He scored Scotland’s last competitive goal, a late, too late, strike to draw level with Slovenia.
Just a few weeks later he suffered the scorn of the co-owner of his club. All the while he was trying to deal with his mother Irene’s serious illness. Things have not been straightforward for Robert Snodgrass. It’s hardly surprising he chose to take some time away from the international squad after discussions with Alex McLeish. His last appearance under Gordon Strachan was a serious disappointment despite his seventh international goal. On top of what the failure to beat Slovenia signified, which was yet another fruitless qualifying campaign, Snodgrass was a substitute and was only called upon with 11 minutes left. He was also left on the bench throughout the previous match against Slovakia at Hampden.
It’s now clear he had every right to be distracted. If his form was affected, it’s understandable. His mother was gravely ill.
“She took a stroke during the last campaign with Gordon,” Snodgrass revealed. “But she’s alright now and looking forward. You have to think about what is best for your career. That family situation is always in the background and it makes it difficult to make any decision.”
Snodgrass is taking the chance to set the record straight. He was reckoned to be a victim of the expected cull when left out of McLeish’s first squad since returning as Scotland manager. Others such as Barry Bannan and Ikechi Anya, regulars under Strachan, were also excluded. McLeish was asked about their omission.
“They’re not old guys,” he explained in March. “I spoke to all the fellows who have been involved recently and said, ‘I know what you can do. You’re very much in my thoughts but I’m going to look at some other players at this particular international period’.”
Then last week McLeish suggested Snodgrass, along with James McArthur, had asked to be left out. It’s emerged it wasn’t as black and white as that. Snodgrass has jumped at the chance to re-join the group after Matt Phillips’ withdrawal last weekend.
The former Livingston player is certainly not ready to be put out to pasture. He turns 31 on Friday – the day of Scotland’s friendly with Belgium. The Nations League qualifier with Albania, the first competitive fixture of McLeish’s second spell, follows on Monday.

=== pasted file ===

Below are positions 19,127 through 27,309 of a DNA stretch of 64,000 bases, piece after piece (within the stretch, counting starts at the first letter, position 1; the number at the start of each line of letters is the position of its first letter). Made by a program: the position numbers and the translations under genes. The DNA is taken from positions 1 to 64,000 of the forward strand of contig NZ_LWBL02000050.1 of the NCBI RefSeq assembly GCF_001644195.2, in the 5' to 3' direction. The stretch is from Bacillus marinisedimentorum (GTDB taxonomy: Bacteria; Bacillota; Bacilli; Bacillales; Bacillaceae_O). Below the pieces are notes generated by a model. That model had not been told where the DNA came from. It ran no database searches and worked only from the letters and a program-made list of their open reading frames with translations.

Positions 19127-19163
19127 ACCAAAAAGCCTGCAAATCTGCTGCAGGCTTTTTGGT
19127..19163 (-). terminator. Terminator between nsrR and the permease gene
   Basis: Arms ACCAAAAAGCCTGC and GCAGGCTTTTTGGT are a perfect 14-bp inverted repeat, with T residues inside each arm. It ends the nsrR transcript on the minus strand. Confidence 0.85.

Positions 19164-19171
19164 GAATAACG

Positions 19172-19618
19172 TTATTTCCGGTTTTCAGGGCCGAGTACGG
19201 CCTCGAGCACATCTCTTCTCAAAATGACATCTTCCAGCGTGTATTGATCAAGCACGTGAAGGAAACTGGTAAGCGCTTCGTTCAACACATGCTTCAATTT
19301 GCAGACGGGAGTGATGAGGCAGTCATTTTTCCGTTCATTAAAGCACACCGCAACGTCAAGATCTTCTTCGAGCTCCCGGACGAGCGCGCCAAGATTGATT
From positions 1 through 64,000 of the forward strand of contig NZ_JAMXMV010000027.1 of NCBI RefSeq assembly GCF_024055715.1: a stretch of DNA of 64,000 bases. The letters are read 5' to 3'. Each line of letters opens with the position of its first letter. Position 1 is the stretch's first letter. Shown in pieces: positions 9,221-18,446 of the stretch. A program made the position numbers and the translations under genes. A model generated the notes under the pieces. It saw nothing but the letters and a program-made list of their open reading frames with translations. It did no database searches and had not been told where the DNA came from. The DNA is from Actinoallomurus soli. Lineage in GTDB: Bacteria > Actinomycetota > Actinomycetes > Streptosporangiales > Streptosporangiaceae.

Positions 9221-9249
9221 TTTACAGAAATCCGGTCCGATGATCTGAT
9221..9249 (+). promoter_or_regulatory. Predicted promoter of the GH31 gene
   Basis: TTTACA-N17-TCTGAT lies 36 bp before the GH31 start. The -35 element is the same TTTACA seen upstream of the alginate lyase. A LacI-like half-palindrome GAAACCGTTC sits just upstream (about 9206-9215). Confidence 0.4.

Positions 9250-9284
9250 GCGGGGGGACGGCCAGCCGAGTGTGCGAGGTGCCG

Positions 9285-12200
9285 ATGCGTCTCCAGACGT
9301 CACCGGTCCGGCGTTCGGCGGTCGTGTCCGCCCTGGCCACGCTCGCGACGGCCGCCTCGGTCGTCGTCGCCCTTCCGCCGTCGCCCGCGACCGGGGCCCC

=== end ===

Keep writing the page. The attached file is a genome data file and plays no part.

Snodgrass is delighted to be back involved. “There’s never been any doubt about playing for Scotland, I love it and I want to play at a major tournament,” he said. “You come up when you have pains and niggles. I am always there and I always will be there. I’ll always support the boys even if I’m not involved.
“I was talking to Faddy [James McFadden] about it and age does creep up on everybody but I’m playing in the Premier League, I’m playing in one of the best leagues in the world.
“So I want to bring that to the Scotland team and help the young lads coming through as well. I’m just glad to be here, it’s the start of a campaign and we need to get off to a good start.”
Scotland certainly can’t afford to do a West Ham United and lose their opening four games, which would amount to the entire Nations League campaign. Snodgrass is upbeat at having returned to the West Ham side under new manager Manuel Pellegrini.
This is especially pleasing – and surprising – given what the London club’s joint owner David Sullivan said about him last season. In an interview with a newspaper, he claimed his children “begged” him not to sign Snodgrass from Hull City in January 2016. Vice-chair Karren Brady also weighed in to note his £10 million transfer “wasn’t exactly a triumph”. The player did not score in the remainder of the season and was then sent out on loan to Aston Villa for the following campaign. Snodgrass responded with admirable restraint on Twitter. “Thanks for your support Mr Chairman,” he posted.
Relations have apparently since been mended. Pellegrini, certainly, has seen things in Snodgrass that Slaven Bilic, the manager who signed him, could not. Snodgrass found Bilic to be distant and it did not help that he played him out of position.
The player claimed that on the occasion of his debut, when he was about to come on against Manchester City, Bilic turned to ask where did he want to play, on the left or right? Pellegrini has deployed him on the right or behind the strikers, his preferred positions.
“I’m working with one of the best managers, he’s won the Premier League and La Liga and I can only learn from people like that,” said Snodgrass.
“He’s been great with me, he’s always talking to me and from the off I spoke to the chairman and put that stuff on the back burner. We sorted that. I feel as though this is it starting [again] because under Bilic, there wasn’t a lot of communication and it was difficult. I wasn’t really playing in the right position, where he signed me for.”
But, he added, he always “had a soft spot” for West Ham and wanted to go back and do well: “That’s all I’ve wanted to do wherever I’ve been.”
Snodgrass has started all four of West Ham’s games this season. Otherwise it’s not been an ideal opening; the side have lost all four outings and sit bottom of the table. Snodgrass was replaced at half-time of Saturday’s 1-0 home defeat by Wolves. The break with Scotland will do him good. He realised just how much the Scotland set-up feels like family to him when his wife, Denise, organised his 30th birthday party last year.
“You get a bond with these people, you’re close,” he said. “My missus invited all the Scotland staff. She knew I am close with the guys who have been here throughout the years and that hit me. I’ve been at it since I was 15 and they have looked after me since then.
“So to say I turned my back on them, that’s never been the case, ever.”